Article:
The Supreme Court on Friday once again told the Board of Control for Cricket in India that enforcement of age and tenure caps were mandatory.
The RM Lodha panel, which was commissioned by the apex court in the wake of the 2013 IPL scandal, in January had suggested a slew of reforms for greater transparency in the BCCI.
The Supreme Court on Friday said: "Why 70? They (BCCI office bearers) should quit at 60. There is a limit when you should say enough is enough.
"The past president of BCCI (Jagmohan Dalmiya) could not communicate. Why did those who elected him not see? BCCI president has been given five years more than Supreme Court judges," the bench said.
Dalmiya passed away in September last year. He was 75. Dalmiya's position was taken by Shashank Manohar of Vidarbha Cricket Association. Manohar, reportedly, could step down as BCCI chief in a bid to take up the role of chairman of the International Cricket Council.
The Supreme Court seems determined to implement the proposals made by the Lodha panel. The BCCI has also started making structural changes. It has recently appointed a CEO, the first time ever in its history.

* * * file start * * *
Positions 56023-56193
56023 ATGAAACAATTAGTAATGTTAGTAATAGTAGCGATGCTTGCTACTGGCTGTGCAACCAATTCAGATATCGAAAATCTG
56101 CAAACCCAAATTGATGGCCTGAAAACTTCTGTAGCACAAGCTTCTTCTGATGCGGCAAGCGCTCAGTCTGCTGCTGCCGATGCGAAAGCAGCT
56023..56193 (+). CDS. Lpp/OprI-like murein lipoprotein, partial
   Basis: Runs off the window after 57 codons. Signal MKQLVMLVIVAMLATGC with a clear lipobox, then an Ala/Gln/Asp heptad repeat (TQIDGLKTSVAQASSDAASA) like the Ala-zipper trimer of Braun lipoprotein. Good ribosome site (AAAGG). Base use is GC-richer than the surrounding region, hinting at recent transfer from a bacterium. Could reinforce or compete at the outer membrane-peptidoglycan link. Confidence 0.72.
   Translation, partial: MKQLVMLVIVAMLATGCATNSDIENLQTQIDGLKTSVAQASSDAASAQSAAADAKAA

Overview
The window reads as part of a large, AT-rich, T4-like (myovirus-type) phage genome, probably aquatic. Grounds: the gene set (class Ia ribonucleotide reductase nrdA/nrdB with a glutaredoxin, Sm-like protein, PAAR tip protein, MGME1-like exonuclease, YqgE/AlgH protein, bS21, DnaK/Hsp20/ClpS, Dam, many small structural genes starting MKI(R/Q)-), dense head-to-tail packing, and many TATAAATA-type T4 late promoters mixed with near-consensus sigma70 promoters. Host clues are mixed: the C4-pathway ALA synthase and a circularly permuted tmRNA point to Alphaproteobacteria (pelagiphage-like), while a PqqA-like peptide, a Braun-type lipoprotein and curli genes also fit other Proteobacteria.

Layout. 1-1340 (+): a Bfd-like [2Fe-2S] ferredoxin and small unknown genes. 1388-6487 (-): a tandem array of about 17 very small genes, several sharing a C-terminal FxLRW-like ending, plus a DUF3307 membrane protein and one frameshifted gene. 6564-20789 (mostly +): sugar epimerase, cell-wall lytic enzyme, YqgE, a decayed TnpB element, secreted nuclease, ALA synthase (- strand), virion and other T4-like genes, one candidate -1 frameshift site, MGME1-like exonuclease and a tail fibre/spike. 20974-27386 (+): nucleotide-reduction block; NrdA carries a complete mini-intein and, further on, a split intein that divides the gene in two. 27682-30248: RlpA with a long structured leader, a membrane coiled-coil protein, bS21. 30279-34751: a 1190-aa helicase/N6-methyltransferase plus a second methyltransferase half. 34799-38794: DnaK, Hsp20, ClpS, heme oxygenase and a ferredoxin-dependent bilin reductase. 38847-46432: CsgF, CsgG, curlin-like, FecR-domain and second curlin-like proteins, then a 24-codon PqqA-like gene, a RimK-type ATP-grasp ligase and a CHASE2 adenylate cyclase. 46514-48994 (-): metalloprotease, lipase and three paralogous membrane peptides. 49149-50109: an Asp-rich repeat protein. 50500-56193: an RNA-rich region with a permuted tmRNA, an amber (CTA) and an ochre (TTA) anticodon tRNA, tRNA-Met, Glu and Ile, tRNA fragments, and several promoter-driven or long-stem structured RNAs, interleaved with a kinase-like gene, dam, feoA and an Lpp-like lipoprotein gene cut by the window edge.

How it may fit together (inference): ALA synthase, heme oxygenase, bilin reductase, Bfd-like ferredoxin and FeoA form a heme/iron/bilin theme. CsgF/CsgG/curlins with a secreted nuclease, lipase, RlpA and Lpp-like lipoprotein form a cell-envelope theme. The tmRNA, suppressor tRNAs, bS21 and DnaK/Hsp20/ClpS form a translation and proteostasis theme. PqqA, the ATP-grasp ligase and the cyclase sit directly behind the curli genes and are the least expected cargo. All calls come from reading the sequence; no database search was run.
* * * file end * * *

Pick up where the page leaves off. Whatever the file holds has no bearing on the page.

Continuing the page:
"The disease (in BCCI) was so deep rooted that it could not have been healed with medicines. It needed a surgery. Hence a competent committee was formed to do it," said the Supreme Court on why the Lodha panel was appointed.
Odisha oppose one-state-one-unit proposal
It was the turn of the Odisha Cricket Association to argue against the one-state-one-vote proposal made by the Lodha panel.
OCA said: "Territorial classification is not correct classification. (It) would result in down spin of the game if associations from North-east become full members and made to play against stronger teams "
The Supreme court countered: "What is your problem, weaker teams will get beaten? You don't want to play against them? Afghanistan played in the World Cup. Look at Bangladesh's turnaround..."
The court once again took a dig at the BCCI's system of fund allocation.
"The larger the number of members, lesser is the allocation. You wouldn't want to make smaller states full members because the larger the number of full members, lesser is the share," the bench said.
The hearing will continue on Monday.
(With inputs from Rica Roy)